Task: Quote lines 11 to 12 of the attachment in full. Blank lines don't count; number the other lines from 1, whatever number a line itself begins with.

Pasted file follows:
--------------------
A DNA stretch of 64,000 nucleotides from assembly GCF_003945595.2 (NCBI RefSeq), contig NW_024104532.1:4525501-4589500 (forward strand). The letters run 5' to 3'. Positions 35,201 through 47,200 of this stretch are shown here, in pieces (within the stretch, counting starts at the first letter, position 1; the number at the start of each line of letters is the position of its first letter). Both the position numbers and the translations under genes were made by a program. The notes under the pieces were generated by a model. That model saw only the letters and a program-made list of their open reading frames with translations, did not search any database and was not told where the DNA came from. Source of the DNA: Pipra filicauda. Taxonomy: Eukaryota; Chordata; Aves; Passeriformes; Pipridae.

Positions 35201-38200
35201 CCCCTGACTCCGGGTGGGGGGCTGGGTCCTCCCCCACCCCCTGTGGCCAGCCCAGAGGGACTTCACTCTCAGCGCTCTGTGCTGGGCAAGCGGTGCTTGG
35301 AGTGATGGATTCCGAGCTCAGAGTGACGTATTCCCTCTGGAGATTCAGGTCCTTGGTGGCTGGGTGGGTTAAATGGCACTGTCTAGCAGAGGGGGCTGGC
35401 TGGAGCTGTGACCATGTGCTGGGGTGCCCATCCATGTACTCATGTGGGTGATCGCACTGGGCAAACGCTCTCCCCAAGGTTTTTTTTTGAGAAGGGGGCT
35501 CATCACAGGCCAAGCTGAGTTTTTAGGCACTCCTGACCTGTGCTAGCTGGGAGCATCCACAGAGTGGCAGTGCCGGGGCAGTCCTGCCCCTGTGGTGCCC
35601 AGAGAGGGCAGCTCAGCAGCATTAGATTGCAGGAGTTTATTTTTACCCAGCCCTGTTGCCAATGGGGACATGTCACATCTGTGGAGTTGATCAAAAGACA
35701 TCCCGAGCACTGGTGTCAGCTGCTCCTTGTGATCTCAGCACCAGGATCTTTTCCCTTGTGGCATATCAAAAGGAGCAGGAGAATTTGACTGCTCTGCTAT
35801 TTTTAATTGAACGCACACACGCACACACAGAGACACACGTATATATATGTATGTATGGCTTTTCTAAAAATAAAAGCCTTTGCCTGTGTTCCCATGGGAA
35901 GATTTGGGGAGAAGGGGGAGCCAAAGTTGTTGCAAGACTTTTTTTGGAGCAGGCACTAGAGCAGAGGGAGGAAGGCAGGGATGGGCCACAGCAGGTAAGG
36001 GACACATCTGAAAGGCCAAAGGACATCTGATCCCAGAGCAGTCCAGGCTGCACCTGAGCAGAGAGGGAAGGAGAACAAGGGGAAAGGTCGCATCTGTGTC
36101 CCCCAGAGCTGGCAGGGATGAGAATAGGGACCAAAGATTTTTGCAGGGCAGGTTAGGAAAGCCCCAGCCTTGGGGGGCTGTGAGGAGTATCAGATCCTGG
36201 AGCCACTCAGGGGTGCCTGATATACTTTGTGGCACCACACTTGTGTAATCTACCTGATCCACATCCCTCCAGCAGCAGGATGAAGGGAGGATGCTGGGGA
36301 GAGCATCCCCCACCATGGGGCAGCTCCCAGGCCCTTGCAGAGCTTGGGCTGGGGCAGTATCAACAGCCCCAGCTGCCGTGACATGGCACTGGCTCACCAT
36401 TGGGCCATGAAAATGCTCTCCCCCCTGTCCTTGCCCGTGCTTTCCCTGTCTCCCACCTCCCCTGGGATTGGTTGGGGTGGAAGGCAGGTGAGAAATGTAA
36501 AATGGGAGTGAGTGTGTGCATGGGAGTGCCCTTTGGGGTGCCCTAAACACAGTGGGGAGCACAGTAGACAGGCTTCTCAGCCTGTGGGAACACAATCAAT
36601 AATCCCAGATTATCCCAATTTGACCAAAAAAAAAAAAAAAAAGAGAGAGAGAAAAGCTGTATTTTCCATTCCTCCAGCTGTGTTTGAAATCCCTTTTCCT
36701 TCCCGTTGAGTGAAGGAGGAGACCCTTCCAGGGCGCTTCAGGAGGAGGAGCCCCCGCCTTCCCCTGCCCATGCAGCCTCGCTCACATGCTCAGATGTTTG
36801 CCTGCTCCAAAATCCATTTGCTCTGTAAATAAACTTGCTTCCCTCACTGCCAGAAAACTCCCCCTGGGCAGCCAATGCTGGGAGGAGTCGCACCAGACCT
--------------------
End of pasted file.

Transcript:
36001 GACACATCTGAAAGGCCAAAGGACATCTGATCCCAGAGCAGTCCAGGCTGCACCTGAGCAGAGAGGGAAGGAGAACAAGGGGAAAGGTCGCATCTGTGTC
36101 CCCCAGAGCTGGCAGGGATGAGAATAGGGACCAAAGATTTTTGCAGGGCAGGTTAGGAAAGCCCCAGCCTTGGGGGGCTGTGAGGAGTATCAGATCCTGG